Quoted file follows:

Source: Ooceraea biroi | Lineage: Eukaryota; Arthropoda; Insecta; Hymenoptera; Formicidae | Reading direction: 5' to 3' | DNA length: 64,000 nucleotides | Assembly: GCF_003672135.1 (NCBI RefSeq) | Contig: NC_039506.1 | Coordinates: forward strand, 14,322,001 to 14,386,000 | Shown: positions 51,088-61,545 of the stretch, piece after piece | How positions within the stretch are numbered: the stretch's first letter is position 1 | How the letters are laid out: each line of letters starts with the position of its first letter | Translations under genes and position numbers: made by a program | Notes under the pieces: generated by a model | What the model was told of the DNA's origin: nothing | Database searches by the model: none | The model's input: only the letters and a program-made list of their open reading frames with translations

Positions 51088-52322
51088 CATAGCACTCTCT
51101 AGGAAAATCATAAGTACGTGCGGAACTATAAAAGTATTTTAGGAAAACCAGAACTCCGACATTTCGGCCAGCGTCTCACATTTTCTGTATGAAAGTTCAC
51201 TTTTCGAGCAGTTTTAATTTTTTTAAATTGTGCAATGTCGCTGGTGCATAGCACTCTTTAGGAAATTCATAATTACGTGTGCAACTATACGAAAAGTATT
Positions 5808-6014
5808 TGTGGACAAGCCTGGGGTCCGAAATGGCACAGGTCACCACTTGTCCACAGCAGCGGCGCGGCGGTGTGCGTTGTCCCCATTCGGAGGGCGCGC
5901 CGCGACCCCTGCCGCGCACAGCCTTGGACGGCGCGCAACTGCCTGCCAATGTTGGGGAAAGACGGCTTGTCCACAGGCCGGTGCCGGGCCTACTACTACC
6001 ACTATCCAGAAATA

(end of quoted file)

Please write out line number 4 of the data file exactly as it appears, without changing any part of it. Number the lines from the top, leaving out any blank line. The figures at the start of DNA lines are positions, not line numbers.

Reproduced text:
51101 AGGAAAATCATAAGTACGTGCGGAACTATAAAAGTATTTTAGGAAAACCAGAACTCCGACATTTCGGCCAGCGTCTCACATTTTCTGTATGAAAGTTCAC